Seattle city auditor to review SPD's dashcam footage policies

Seattle city auditor to review SPD's dashcam footage policies
SEATTLE -- The city auditor's office will review the Seattle Police Department's policies and procedures surrounding the use of dashcam footage.

Seattle City Council member Nick Licata requested the review after hearing about the case regarding Eric Rachner.

"Just to find out how often requests for videos are made of police department, and how often are they not retained or can't be found.. That simple task is turning out to be a huge task," he said.

Rachner was arrested in 2008 for refusing to show his identification. After his arrest, Rachner made numerous requests for the dashcam video of the incident, convinced the footage would prove his innocence. But police refused to provide him with the footage, claiming it did not exist.

The city ultimately dropped charges of obstruction against Rachner, but he is now suing the department, claiming wrongful arrest, malicious prosecution and intentionally concealing video evidence to hide officer misconduct.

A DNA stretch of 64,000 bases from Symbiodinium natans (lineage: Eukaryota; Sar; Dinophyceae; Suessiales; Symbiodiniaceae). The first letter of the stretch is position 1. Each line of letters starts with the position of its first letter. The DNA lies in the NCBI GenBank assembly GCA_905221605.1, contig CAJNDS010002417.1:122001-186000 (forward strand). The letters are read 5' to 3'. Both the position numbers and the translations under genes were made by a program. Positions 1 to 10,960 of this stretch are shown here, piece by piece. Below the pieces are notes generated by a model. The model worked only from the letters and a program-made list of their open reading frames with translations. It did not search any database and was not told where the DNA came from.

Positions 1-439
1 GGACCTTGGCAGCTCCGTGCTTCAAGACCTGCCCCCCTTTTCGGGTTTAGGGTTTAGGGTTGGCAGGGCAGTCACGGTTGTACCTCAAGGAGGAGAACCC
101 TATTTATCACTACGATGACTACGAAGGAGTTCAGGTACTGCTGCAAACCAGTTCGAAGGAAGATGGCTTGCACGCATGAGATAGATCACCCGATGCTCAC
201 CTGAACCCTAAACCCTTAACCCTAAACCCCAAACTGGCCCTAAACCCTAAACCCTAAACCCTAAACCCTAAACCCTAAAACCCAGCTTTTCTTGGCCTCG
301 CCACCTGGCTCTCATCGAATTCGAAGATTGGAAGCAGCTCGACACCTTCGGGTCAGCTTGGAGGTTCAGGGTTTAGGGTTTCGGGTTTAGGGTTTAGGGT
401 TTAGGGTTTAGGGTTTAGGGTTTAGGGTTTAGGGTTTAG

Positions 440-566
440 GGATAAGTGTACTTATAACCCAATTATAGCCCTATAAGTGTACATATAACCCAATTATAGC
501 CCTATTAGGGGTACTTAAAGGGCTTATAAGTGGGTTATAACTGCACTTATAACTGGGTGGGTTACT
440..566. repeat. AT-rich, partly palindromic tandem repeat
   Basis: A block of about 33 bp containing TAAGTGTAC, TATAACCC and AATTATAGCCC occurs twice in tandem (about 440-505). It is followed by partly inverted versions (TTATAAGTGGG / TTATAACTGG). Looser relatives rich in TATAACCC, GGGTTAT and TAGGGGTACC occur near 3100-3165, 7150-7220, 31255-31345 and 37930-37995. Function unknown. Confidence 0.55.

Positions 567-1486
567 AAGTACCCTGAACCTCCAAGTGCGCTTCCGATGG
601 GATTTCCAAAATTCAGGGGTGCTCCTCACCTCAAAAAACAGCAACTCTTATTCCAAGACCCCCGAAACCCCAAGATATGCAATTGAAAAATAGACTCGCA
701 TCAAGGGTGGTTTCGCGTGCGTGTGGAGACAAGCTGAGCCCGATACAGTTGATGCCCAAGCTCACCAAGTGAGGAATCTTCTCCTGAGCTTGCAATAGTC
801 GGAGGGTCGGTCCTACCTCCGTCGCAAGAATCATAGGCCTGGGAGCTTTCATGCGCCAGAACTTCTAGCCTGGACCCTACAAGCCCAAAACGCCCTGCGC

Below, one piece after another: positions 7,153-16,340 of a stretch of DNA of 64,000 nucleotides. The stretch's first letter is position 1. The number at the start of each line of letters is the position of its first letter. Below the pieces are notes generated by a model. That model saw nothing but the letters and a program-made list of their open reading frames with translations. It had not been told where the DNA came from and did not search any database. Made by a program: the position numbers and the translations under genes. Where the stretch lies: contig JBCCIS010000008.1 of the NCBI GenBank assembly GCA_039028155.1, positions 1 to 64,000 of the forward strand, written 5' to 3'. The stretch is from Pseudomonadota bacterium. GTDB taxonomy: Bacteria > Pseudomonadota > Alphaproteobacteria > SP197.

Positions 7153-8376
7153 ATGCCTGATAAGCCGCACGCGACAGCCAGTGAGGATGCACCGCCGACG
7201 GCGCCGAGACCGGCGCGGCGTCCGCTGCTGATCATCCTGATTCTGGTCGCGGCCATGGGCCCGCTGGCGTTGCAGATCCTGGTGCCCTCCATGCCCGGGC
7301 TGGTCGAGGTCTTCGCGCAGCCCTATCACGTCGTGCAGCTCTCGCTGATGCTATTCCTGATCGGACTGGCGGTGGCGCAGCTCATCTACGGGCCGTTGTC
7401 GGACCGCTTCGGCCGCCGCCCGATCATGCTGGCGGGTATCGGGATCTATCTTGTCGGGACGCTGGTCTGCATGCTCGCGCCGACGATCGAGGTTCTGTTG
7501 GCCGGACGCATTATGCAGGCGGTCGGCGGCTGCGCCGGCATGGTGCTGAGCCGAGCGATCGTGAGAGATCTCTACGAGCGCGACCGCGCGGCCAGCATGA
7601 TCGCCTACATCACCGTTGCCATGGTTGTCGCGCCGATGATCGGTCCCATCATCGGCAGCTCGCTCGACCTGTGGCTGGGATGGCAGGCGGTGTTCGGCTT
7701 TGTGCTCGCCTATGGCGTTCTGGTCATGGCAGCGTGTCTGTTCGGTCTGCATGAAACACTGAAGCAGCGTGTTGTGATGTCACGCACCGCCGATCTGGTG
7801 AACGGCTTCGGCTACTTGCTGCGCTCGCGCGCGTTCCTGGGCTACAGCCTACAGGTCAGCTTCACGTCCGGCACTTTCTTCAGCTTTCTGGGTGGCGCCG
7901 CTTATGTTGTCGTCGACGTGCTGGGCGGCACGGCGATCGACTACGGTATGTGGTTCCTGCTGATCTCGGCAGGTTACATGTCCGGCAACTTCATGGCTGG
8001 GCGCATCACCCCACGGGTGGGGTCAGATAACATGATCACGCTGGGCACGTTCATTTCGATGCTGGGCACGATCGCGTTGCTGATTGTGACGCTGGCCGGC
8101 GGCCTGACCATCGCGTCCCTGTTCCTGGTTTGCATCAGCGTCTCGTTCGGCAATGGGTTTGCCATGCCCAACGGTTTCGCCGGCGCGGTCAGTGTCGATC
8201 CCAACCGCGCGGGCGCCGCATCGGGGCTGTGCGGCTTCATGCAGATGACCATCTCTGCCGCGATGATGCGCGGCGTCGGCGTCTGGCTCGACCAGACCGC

But Rachner is not the only one who has had problems accessing SPD's dash cam video. A Problem Solver investigation discovered that the police department's system has lost thousands of dash cam videos, but the department never notified any public defender agencies and requests for video are routinely denied.

"Yes, a lot of video has disappeared and there have been efforts to recover them, to restore them," said Seattle police spokesman Sgt. Sean Whitcomb.

Licata says the Office Of Professional Accountability has also been unable to access dashcam video during their investigations.

Licata said he doesn't believe the department is purposely hiding video footage, but added whatever the case, the citizens stand to lose.

"Basically, it's their word against the police officer's word. And I kept asking myself, 'What happened to these videos? We had videos in almost all patrol cars. Why aren't they being turned on, and if they are being turned on, what happens to them?'"

KOMO News is also suing the Seattle Police Department. The lawsuit, filed in King County Superior Court, contends the police department has intentionally and illegally stonewalled the Problem Solvers over and over again.

Rachner has developed a website using the police department's video database so anyone can find out what happened to their video evidence.

"This database is the key," he said.